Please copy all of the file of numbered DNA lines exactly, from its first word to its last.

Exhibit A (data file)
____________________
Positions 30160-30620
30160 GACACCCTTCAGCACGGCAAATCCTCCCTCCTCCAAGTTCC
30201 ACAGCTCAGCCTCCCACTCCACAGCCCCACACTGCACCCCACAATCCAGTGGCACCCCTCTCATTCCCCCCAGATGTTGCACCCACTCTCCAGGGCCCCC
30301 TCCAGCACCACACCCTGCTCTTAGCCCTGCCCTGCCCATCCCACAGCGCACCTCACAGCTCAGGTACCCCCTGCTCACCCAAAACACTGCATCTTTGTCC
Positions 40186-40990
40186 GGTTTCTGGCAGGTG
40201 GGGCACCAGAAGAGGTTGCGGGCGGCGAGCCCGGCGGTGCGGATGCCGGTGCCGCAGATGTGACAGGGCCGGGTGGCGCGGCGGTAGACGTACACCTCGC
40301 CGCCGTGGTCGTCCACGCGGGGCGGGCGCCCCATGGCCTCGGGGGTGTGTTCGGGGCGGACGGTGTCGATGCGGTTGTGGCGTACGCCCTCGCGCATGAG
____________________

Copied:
Positions 30160-30620
30160 GACACCCTTCAGCACGGCAAATCCTCCCTCCTCCAAGTTCC
30201 ACAGCTCAGCCTCCCACTCCACAGCCCCACACTGCACCCCACAATCCAGTGGCACCCCTCTCATTCCCCCCAGATGTTGCACCCACTCTCCAGGGCCCCC
30301 TCCAGCACCACACCCTGCTCTTAGCCCTGCCCTGCCCATCCCACAGCGCACCTCACAGCTCAGGTACCCCCTGCTCACCCAAAACACTGCATCTTTGTCC
Positions 40186-40990
40186 GGTTTCTGGCAGGTG
40201 GGGCACCAGAAGAGGTTGCGGGCGGCGAGCCCGGCGGTGCGGATGCCGGTGCCGCAGATGTGACAGGGCCGGGTGGCGCGGCGGTAGACGTACACCTCGC
40301 CGCCGTGGTCGTCCACGCGGGGCGGGCGCCCCATGGCCTCGGGGGTGTGTTCGGGGCGGACGGTGTCGATGCGGTTGTGGCGTACGCCCTCGCGCATGAG